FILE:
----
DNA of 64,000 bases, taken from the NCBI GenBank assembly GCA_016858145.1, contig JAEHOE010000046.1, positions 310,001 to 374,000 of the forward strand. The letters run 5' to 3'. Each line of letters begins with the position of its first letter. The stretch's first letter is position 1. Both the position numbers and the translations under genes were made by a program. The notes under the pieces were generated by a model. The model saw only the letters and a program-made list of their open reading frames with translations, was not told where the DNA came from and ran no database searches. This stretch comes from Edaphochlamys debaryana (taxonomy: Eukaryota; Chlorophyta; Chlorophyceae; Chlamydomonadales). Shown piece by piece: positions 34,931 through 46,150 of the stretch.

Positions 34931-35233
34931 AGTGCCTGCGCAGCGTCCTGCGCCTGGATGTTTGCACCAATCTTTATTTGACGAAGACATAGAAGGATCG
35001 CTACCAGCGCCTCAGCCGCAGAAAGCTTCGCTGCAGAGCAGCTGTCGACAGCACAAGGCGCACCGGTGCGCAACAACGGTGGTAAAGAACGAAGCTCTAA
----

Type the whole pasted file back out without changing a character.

DNA of 64,000 bases, taken from the NCBI GenBank assembly GCA_016858145.1, contig JAEHOE010000046.1, positions 310,001 to 374,000 of the forward strand. The letters run 5' to 3'. Each line of letters begins with the position of its first letter. The stretch's first letter is position 1. Both the position numbers and the translations under genes were made by a program. The notes under the pieces were generated by a model. The model saw only the letters and a program-made list of their open reading frames with translations, was not told where the DNA came from and ran no database searches. This stretch comes from Edaphochlamys debaryana (taxonomy: Eukaryota; Chlorophyta; Chlorophyceae; Chlamydomonadales). Shown piece by piece: positions 34,931 through 46,150 of the stretch.

Positions 34931-35233
34931 AGTGCCTGCGCAGCGTCCTGCGCCTGGATGTTTGCACCAATCTTTATTTGACGAAGACATAGAAGGATCG
35001 CTACCAGCGCCTCAGCCGCAGAAAGCTTCGCTGCAGAGCAGCTGTCGACAGCACAAGGCGCACCGGTGCGCAACAACGGTGGTAAAGAACGAAGCTCTAA